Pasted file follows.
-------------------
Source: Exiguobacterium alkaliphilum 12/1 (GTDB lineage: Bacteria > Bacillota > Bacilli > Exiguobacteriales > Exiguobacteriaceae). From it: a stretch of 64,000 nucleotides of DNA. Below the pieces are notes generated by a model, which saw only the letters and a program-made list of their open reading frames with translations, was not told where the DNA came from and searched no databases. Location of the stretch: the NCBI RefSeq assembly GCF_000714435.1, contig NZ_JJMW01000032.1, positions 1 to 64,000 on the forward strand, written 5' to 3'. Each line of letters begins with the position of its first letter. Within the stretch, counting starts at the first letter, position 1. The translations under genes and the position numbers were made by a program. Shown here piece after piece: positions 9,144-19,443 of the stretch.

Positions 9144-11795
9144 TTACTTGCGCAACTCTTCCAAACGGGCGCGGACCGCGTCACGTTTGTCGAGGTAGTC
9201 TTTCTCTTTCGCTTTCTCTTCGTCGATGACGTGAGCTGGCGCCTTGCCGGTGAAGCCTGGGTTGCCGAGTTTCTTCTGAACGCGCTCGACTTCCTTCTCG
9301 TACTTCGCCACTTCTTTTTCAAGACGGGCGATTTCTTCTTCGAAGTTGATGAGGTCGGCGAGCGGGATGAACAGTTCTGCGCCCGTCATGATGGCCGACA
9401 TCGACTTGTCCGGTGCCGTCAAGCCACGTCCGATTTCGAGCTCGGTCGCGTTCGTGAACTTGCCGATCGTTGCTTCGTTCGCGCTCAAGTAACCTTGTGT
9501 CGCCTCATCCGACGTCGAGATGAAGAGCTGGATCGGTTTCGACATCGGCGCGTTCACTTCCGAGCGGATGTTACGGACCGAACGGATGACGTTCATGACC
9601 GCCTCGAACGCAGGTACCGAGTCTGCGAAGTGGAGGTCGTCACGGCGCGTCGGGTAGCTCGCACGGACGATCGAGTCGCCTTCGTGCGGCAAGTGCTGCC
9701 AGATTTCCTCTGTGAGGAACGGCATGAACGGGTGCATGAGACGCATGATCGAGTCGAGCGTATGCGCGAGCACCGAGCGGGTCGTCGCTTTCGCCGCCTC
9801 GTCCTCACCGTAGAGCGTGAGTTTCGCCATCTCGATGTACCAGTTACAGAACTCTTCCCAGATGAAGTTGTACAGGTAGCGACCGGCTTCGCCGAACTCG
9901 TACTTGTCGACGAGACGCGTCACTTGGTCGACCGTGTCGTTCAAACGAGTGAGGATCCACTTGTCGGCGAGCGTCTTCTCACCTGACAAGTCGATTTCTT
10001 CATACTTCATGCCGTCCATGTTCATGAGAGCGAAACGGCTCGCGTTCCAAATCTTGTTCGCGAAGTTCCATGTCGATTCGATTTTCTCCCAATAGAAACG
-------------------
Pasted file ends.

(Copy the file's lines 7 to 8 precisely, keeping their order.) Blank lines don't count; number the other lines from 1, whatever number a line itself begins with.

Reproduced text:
9501 CGCCTCATCCGACGTCGAGATGAAGAGCTGGATCGGTTTCGACATCGGCGCGTTCACTTCCGAGCGGATGTTACGGACCGAACGGATGACGTTCATGACC
9601 GCCTCGAACGCAGGTACCGAGTCTGCGAAGTGGAGGTCGTCACGGCGCGTCGGGTAGCTCGCACGGACGATCGAGTCGCCTTCGTGCGGCAAGTGCTGCC